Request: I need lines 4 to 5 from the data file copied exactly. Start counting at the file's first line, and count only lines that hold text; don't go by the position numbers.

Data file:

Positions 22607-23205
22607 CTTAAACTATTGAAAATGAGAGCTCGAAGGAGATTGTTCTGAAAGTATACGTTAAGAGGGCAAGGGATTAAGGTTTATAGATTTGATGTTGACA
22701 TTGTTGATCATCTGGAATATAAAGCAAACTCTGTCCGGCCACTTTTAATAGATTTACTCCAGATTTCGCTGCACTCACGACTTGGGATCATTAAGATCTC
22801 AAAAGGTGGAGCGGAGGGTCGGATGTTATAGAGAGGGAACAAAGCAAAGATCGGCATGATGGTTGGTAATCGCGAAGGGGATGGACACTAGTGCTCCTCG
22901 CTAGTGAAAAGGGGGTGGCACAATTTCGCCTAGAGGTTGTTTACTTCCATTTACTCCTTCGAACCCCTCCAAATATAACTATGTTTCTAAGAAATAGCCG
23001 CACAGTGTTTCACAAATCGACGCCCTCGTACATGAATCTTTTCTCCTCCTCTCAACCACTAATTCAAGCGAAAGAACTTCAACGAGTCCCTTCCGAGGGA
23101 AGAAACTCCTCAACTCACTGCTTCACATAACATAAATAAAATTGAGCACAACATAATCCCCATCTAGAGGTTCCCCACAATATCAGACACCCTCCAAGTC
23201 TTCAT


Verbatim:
22801 AAAAGGTGGAGCGGAGGGTCGGATGTTATAGAGAGGGAACAAAGCAAAGATCGGCATGATGGTTGGTAATCGCGAAGGGGATGGACACTAGTGCTCCTCG
22901 CTAGTGAAAAGGGGGTGGCACAATTTCGCCTAGAGGTTGTTTACTTCCATTTACTCCTTCGAACCCCTCCAAATATAACTATGTTTCTAAGAAATAGCCG